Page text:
Should you get the flu shot? What to know about the 2019-20 flu season

With the first day of fall just around the corner, medical professionals are issuing a serious warning as this year’s flu season arrives: get your flu shot.

“The flu shot is incredibly important because it reduces your risk of contracting the flu,” Michelle Lin, an emergency room doctor, and professor of emergency medicine at Mount Sinai in New York City, told Fox News.

“It also reduces your risk for complications and passing it to other people, especially pregnant women, young children and the elderly,” who are more susceptible to the virus, she added.


Here’s what you need to know about the 2019-20 flu season.

How long does it take for the vaccine to take effect?

Roughly two weeks, Lin said, recommending patients receive the vaccine as soon as possible. During this time, your body is developing antibodies to protect you against the virus. Lin said she and other health professionals have recommended patients receive the vaccine before the end of October, as flu season typically peaks during the cold, dry weather between December and February.

But receiving the vaccine anytime during the season is “better late than never,” Lin noted.

How many strains of flu does the vaccine protect against?

Flu vaccines typically protect against three or four viruses, the Centers for Disease Control and Prevention (CDC) says.

“There are many different flu viruses and they are constantly changing. The composition of U.S. flu vaccines is reviewed annually and updated as needed to match circulating flu viruses,” per the federal health agency.

Health professionals are urging citizens to get their flu shot.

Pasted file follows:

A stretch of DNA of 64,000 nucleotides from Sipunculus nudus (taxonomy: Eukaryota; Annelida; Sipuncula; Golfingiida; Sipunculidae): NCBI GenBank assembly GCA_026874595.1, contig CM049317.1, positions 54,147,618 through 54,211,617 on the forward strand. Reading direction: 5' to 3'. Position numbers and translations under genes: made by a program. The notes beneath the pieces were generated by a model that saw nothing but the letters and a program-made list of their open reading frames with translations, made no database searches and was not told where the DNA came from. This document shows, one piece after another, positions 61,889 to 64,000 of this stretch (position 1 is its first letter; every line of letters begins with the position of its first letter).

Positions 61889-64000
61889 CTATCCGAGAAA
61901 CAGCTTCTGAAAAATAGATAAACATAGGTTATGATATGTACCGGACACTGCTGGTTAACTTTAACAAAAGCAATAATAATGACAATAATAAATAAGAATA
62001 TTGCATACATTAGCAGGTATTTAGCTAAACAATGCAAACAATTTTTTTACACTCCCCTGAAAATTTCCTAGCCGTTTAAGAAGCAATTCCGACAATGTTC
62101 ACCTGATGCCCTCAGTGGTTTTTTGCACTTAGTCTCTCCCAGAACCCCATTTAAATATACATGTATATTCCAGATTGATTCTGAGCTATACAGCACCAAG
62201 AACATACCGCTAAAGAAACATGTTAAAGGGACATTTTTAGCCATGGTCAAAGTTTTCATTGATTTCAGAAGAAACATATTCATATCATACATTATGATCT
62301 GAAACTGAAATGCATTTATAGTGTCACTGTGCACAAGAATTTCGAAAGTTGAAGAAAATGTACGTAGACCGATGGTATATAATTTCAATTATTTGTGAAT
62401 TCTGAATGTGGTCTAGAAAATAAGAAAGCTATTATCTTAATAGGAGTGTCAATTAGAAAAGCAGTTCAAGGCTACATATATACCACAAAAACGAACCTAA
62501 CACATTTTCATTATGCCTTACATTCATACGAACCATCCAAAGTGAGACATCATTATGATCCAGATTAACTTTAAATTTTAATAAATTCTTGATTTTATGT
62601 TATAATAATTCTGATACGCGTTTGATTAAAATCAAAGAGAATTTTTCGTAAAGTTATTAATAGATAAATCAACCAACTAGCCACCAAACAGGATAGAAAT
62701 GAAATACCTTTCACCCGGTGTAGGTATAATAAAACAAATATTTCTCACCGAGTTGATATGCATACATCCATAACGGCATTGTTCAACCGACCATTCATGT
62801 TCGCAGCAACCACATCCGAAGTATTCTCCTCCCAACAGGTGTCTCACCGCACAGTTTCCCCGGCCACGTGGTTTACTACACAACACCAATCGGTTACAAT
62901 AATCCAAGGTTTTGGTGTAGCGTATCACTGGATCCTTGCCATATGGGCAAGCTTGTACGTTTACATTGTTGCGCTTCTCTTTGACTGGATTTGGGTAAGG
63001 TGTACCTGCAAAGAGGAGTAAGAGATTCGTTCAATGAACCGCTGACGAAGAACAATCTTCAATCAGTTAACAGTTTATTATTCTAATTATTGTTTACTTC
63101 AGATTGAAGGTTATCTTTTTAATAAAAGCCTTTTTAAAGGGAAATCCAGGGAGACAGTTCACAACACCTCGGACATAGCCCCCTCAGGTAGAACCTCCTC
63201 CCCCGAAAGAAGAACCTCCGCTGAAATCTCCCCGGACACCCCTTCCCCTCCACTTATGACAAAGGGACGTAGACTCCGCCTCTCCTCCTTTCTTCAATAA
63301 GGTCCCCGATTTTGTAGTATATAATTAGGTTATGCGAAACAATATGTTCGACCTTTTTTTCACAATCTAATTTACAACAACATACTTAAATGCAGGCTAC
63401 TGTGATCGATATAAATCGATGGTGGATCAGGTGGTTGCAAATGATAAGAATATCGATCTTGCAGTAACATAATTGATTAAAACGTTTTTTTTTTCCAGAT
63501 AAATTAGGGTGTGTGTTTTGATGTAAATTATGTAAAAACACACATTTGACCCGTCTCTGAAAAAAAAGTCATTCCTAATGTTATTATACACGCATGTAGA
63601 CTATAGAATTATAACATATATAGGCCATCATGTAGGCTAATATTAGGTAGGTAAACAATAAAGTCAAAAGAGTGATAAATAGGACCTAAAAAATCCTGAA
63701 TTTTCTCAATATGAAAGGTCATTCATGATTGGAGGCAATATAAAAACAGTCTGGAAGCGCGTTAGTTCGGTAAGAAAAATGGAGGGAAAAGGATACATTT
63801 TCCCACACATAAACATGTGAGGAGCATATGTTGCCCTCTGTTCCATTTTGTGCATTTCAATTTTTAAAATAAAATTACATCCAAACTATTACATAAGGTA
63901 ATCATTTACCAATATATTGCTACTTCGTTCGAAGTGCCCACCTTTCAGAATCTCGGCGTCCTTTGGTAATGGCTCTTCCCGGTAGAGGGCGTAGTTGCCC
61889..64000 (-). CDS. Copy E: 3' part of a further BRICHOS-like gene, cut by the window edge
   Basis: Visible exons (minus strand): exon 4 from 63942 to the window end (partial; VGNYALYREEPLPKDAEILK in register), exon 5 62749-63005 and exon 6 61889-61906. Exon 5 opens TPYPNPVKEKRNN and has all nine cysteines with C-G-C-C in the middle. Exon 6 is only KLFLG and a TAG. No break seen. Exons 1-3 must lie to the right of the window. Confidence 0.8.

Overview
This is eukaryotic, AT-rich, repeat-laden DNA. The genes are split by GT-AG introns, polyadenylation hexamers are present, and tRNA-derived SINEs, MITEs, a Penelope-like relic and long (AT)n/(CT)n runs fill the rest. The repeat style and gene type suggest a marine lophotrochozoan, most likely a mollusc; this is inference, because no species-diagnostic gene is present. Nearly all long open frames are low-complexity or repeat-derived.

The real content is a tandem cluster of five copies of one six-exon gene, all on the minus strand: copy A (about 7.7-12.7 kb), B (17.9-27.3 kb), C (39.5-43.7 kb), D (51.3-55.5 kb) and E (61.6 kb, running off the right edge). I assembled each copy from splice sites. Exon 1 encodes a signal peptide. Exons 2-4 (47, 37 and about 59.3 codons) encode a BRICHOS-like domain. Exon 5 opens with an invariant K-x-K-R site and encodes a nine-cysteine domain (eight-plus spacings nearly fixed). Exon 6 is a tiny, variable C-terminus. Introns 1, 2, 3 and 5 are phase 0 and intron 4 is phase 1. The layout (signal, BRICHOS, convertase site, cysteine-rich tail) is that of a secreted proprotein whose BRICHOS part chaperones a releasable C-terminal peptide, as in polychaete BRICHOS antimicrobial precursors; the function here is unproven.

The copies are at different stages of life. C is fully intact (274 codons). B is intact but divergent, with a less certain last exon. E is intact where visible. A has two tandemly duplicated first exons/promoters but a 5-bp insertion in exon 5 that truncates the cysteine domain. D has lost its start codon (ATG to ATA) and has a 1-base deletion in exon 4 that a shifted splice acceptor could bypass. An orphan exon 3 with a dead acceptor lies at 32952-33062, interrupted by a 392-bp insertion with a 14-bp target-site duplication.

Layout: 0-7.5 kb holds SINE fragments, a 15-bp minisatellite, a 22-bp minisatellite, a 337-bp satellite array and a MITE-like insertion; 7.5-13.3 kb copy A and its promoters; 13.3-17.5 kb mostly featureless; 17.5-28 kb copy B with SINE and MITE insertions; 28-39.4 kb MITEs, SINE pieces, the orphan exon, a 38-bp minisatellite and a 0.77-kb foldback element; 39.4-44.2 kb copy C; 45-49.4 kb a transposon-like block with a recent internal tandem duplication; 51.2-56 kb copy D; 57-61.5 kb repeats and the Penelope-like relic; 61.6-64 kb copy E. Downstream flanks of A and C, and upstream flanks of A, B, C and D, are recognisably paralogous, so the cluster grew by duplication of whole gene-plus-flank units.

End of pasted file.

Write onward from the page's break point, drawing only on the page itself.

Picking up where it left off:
Looking at weather patterns and using statistics and other data, health professionals make an educated guess of which strains will be the most contagious during each flu season, Lin explained.

That said, Mirella Salvatore, an infectious disease specialist at Weill Cornell Medicine and NewYork-Presbyterian, told The New York Times last year that even when vaccines do not match circulating strains, “they seem to prevent severe disease, and studies show that unmatched vaccines can still avert millions of hospitalizations.”

This year’s three-component vaccine protects against:

  •  A/Brisbane/02/2018 (H1N1)pdm09-like virus
  • A/Kansas/14/2017 (H3N2)-like virus
  • B/Colorado/06/2017-like (Victoria lineage) virus

Also available are the quadrivalent, or four-component, vaccines. These vaccines “protect against a second lineage of B viruses,” according to the CDC. In addition to the three viruses in the three-component vaccines, the quad vaccines also protect against the B/Phuket/3073/2013-like (Yamagata lineage) virus.

“Last season’s vaccine was only 29 percent effective because of a surge in H3N2 virus late in the season, which was not included in the vaccine, so all versions of this year’s vaccine include an H3N2 strain,” Lin said. “The quadrivalent vaccine (protects against 4 viruses) is now approved for children as young as 6 months, expanding on the previous lower age limit of 5 years.”

But how do you know which vaccine you’re receiving? Most are quadrivalent, Lin said.

Trivalent, three-component vaccines, “that are higher dose or elicit a stronger immune response may be recommended for some people age 65 or older,” she continued. “The nasal spray is quadrivalent and approved for those age 2-49 years, but not recommended for pregnant persons or those with chronic conditions.”

What is a common misconception about the flu vaccine?

While there are many misconceptions about the flu vaccine, “the most common one we hear is that it gives people the flu,” Lin said.

While reactions to the flu shot may include a low-grade fever or muscle aches, the vaccine cannot cause the flu virus. The shot is either made with a virus that has been “killed” or “inactivated” or made with “only a single gene from a flu virus (as opposed to the full virus) in order to produce an immune response without causing infection,” the CDC says.


How severe will this year’s flu season be?

It’s hard to predict. But the flu season in Australia, in particular, can give experts an idea of how severe the flu season in the U.S. might be — as the U.S. tends to echo Australia in both severity and strains.

“While it’s too early to say for sure, Southern Hemisphere flu season, which just ended and was more severe than usual, can sometimes mirror the upcoming Northern Hemisphere flu season, so it’s best to prepare,” Lin said.